MOIST also provides a graphical output in addition to a table format as shown at the bottom of Figure 7.4. The red diamonds represent weekly crop water use in inches and the pattern of increasing water use as the crop canopy expands and temperature/solar radiation increases is easily identified. During the dry period shown in mid July, cotton water use was calculated at 1.7 inches per week. The solid blue dots represent weekly rainfall and, up until the beginning of July, rainfall exceeded or nearly equaled crop water use, resulting in very little soil water depletion shown by the dashed black line. During this time, rainfall maintained soil water with only a 1.5 inch depletion of water below field capacity for this soil.

The soil represented here is a deep silt loam that can store 4.3 inches of readily available water as shown by the solid brown line labeled allowable depletion. It is not until mid – and late-July that irrigation is required due to the lack of rain and the high cotton water use rates. Two inches of irrigation were applied at this time to maintain the soil water depletion at 1.5 inches. Irrigation plus rainfall is represented by the open blue squares. For center pivot irrigation in good water-holding soils, 1.5 inches of soil water depletion is a good target because center pivots are designed to keep up with crop water use and not to catch up or replenish the soil profile. Drip and furrow irrigation systems could allow depletion closer to the maximum allowable depletion because they may be designed to apply more water in a single irrigation event. At the present depletion of 1.5 inches, there is still enough soil storage capacity to capture a sizeable rainfall event and enough buffer to sustain the crop if the center pivot is not able to apply water for an extended period. The pink stars represent the predicted soil water depletion if no irrigation or rainfall occurs in the next one week and two weeks, respectively.

Figure 7.4 – Output from the MOIST program.

MOIST also provides a forecast type of output (upper portion of Figure 7.4) so that center pivot irrigators can have a plan of action once they update data into the program. In this example, the producer plans to apply 0.5 inches per revolution. If he wants to maintain his soil water depletion at around 1.5 inches, he would make 3 revolutions in the upcoming week if no rainfall occurs and 2 revolutions if 0.5 inches of rainfall occurred according to the columns on the left side of the page. If he wants to increase the amount of soil water in the profile by 0.5 inches, he would have to operate continuously for the whole week if there was no rainfall and make 3 revolutions if 0.5 inches of rain occurred according to the column on the right side of the page. The amount of gain or loss in soil water can be adjusted according to the producer's management goals, but this forecast also shows that it is difficult to increase soil water with a center pivot system during the middle of a growing season. This forecast type of output allows a producer to schedule irrigation without having to go back to the MOIST program every time a rainfall or irrigation event occurs.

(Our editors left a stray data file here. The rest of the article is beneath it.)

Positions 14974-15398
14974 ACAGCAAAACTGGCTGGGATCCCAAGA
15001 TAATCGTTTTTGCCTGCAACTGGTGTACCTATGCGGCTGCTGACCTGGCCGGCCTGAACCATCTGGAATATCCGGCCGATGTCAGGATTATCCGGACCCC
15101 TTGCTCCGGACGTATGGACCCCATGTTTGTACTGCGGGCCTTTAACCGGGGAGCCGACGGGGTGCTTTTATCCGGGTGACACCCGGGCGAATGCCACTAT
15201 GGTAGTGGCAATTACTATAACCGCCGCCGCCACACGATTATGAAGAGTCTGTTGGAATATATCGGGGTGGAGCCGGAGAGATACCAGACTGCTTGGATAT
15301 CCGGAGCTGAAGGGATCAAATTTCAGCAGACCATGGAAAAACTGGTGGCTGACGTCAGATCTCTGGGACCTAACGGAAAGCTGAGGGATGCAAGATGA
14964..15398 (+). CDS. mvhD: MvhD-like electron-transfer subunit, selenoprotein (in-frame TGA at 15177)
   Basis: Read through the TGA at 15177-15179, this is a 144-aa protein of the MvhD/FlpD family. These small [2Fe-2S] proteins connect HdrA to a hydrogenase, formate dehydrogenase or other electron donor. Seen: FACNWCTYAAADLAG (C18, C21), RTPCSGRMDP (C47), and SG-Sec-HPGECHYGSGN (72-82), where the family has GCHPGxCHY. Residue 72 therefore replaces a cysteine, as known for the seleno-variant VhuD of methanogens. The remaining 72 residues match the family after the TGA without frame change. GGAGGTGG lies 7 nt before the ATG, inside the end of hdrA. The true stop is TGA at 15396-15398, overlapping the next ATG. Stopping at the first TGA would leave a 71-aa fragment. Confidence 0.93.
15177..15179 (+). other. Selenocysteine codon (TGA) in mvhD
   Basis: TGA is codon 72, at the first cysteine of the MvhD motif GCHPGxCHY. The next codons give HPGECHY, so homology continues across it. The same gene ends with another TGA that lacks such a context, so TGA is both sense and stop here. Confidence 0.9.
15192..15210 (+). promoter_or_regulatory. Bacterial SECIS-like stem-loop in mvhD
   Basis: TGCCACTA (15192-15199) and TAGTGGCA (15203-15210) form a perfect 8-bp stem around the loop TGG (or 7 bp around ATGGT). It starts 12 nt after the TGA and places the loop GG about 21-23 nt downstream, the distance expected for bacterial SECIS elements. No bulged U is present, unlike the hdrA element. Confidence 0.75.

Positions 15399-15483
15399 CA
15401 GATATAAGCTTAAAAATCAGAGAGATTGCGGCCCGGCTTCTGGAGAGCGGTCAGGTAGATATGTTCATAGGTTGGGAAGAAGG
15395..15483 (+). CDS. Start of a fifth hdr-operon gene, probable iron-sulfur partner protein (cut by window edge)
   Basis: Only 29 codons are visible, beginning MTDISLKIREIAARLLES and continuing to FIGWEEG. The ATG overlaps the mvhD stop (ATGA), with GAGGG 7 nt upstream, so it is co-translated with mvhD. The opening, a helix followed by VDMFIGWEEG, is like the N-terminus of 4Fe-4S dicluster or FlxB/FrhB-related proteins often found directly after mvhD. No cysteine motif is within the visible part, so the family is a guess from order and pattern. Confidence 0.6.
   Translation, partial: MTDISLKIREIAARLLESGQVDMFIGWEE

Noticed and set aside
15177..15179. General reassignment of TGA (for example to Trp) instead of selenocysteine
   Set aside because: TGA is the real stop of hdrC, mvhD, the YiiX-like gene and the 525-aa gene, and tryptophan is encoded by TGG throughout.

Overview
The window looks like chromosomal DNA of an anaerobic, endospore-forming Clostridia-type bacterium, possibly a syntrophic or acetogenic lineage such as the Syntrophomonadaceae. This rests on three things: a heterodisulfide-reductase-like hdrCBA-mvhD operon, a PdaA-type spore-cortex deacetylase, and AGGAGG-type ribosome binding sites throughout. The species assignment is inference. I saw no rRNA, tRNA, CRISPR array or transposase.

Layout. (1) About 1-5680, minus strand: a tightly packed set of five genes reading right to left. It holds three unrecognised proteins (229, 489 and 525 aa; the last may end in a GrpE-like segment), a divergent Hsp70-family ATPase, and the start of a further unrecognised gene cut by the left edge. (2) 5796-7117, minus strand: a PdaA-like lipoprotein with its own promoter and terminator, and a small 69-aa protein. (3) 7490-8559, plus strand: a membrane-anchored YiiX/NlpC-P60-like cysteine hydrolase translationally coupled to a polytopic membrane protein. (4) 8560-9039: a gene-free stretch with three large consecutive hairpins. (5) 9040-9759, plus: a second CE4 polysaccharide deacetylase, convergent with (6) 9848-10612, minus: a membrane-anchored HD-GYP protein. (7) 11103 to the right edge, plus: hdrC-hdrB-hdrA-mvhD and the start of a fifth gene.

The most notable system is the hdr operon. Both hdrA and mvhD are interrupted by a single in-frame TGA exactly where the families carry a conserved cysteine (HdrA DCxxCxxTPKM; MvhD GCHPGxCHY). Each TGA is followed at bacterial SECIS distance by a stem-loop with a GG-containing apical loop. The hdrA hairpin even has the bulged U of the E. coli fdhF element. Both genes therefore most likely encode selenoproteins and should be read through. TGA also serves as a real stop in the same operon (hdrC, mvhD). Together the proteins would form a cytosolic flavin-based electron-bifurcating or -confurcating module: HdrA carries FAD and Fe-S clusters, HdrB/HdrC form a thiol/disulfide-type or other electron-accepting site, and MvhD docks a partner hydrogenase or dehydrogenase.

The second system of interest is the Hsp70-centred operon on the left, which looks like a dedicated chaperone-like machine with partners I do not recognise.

Water balance programs are great irrigation scheduling tools because they predict water use on a whole field basis and are not particular to one small location in a field when a crop is adequately watered. A producer should always feel confident that they know how much water is needed to replace the water being used by their crop when using a water balance approach. However, there are some limitations that one should be aware of. For instance, most water balance programs assume that excess water in a soil quickly drains to field capacity and this is not true of all soils. Also there can be run-off from intense rainfall events and if the entire rainfall amount is entered into the program, a water balance approach will not automatically recognize that the entire rainfall amount did not enter the soil profile.

Combining Soil Moisture Monitoring with Water Balancing

Combining soil moisture monitoring with a water balance approach can avoid these pitfalls. For instance, early in the growing season when scheduling irrigation on a poorly drained soil, a water balance approach may indicate a need for irrigation while a soil water sensor may show plenty of available water. Conversely, after an intense rainfall event, a water balance may indicate that no irrigation is required because it does not automatically recognize how much of the rainfall ran off, while a soil water sensor may indicate drier than expected conditions leading to earlier irrigation after a rainfall event. It may appear that soil water sensors alone are the answer to these limitations, but one must remember that sensors only measure in a very small location in a field and may not always represent the field as a whole. Therefore, we recommend a combination approach of a water balance and soil sensors.